. . . our teaching respecting the one life is identical with that of the Adwaitee [nondualist Vedanta school of Hinduism] with regard to Parabrahm. And no true philosophically-brained Adwaitee will ever call himself an agnostic, for he knows that he is Parabrahm and identical in every respect with the universal life and soul — the macrocosm is the microcosm, and he knows that there is no God apart from himself, no creator as no being. . . .
. . . Intelligence as found in our Dyan Chohans [spiritually-evolved beings], is a faculty that can appertain but to organized or animated being — however imponderable or rather invisible the materials of their organizations. Intelligence requires the necessity of thinking; to think one must have ideas; ideas suppose senses which are physical material, and how can anything material belong to pure spirit? If it be objected that thought cannot be a property of matter, we will ask the reason why? We must have an unanswerable proof of this assumption, before we can accept it. Of the theologian we would enquire what was there to prevent his God, since he is the alleged creator of all — to endow matter with the faculty of thought; and when answered that evidently it has not pleased Him to do so, that it is a mystery as well as an impossibility, we would insist upon being told why it is more impossible that matter should produce spirit and thought, than spirit or the thought of God should produce and create matter.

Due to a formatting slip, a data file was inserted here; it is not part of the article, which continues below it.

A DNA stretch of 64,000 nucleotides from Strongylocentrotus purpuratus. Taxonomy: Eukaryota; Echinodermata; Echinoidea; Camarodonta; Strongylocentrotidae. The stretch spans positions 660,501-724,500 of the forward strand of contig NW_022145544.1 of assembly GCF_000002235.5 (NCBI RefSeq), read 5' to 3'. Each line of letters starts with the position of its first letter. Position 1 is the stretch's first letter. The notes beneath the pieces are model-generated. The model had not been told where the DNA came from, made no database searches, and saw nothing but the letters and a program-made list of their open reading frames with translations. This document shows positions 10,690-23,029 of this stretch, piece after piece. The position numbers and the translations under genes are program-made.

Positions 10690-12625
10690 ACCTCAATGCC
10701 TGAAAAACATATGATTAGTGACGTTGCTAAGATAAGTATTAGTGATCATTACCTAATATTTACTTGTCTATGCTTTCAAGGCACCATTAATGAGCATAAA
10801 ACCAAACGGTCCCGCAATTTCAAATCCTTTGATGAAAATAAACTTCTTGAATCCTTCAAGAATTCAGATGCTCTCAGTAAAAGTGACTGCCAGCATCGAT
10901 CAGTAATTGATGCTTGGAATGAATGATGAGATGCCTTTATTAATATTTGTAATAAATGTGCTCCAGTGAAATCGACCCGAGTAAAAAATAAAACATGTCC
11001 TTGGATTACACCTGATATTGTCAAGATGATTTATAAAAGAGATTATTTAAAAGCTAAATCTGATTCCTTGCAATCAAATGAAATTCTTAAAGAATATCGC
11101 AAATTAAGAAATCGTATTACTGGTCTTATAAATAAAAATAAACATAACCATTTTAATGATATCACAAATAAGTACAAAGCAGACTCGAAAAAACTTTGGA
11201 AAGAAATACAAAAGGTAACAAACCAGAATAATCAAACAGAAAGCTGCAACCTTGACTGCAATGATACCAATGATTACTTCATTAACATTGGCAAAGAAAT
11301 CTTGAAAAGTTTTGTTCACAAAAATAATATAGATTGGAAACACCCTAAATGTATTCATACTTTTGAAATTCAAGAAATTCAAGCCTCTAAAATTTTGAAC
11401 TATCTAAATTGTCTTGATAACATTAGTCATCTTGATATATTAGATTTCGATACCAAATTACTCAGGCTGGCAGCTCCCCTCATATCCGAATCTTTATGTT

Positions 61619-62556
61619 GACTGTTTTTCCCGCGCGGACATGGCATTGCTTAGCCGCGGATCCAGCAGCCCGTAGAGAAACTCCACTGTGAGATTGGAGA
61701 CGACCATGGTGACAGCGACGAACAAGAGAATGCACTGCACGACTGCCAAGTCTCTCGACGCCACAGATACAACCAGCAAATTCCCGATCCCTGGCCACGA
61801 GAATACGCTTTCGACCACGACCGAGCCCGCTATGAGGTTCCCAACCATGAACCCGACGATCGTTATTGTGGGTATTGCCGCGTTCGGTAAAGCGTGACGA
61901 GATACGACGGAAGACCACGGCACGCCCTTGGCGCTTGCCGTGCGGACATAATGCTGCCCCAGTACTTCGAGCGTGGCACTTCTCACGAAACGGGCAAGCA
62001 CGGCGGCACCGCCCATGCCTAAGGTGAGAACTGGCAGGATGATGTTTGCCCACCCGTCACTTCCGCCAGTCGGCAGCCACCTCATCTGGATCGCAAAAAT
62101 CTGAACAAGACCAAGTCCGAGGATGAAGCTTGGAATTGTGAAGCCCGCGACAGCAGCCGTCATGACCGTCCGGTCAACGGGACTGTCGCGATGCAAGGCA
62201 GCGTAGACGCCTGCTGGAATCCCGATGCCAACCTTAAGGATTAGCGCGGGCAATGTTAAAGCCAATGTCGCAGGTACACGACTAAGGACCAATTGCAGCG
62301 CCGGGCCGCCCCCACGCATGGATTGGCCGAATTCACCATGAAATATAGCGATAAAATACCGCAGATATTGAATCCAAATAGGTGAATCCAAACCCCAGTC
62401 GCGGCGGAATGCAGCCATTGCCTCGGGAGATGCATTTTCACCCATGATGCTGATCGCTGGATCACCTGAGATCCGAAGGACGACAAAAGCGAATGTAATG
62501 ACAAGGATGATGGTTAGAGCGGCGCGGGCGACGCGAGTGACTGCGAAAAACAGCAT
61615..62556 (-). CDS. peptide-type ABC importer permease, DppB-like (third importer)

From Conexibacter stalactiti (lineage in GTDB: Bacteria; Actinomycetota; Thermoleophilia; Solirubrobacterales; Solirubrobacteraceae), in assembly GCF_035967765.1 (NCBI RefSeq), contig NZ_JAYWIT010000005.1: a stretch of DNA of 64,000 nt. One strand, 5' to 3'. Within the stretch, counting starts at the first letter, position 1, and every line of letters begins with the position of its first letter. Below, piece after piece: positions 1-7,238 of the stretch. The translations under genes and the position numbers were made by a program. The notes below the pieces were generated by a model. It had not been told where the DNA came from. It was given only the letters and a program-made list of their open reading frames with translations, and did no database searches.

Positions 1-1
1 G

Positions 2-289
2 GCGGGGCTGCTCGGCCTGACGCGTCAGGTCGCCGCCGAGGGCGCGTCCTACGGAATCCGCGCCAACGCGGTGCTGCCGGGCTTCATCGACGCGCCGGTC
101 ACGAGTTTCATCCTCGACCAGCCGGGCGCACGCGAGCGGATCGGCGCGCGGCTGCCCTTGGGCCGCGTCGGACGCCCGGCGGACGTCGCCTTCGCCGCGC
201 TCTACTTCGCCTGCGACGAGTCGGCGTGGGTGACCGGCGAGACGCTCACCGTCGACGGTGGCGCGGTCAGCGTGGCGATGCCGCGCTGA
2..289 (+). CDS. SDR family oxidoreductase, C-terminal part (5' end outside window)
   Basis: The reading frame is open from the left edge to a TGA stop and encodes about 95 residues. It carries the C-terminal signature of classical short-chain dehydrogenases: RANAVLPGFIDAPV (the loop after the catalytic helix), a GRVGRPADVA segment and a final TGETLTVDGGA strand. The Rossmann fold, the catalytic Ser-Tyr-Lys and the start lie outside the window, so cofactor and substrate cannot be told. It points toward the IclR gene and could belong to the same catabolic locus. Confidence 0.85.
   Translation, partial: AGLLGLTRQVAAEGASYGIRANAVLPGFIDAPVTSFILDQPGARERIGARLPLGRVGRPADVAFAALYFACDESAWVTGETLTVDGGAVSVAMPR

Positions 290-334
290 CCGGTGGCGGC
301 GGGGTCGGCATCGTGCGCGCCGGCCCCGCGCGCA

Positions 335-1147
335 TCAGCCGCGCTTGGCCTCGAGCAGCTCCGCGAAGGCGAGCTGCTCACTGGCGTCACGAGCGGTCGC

. . . Rejecting with contempt the theistic theory we reject as much the automaton theory, teaching that states of consciousness are produced by the marshalling of the molecules of the brain; and we feel as little respect for that other hypothesis — the production of molecular motion by consciousness. Then what do we believe in? Well, we believe in matter alone, in matter as visible nature and matter in its invisibility as the invisible omnipresent omnipotent Proteus with its unceasing motion which is its life, and which nature draws from herself since she is the great whole outside of which nothing can exist. For as [d'Holbach] truly asserts "motion is a manner of existence that flows necessarily out of the essence of matter; that matter moves by its own peculiar energies; that its motion is due to the force which is inherent in itself; that the variety of motion and the phenomena that result proceed from the diversity of the properties of the qualities and of the combinations which are originally found in the primitive matter" of which nature is the assemblage and of which your science knows less than one of our Tibetan Yak-drivers of Kant's metaphysics.
The existence of matter then is a fact; the existence of motion is another fact, their self existence and eternity or indestructibility is a third fact. And the idea of pure spirit as a Being or an Existence — give it whatever name you will — is a chimera, a gigantic absurdity.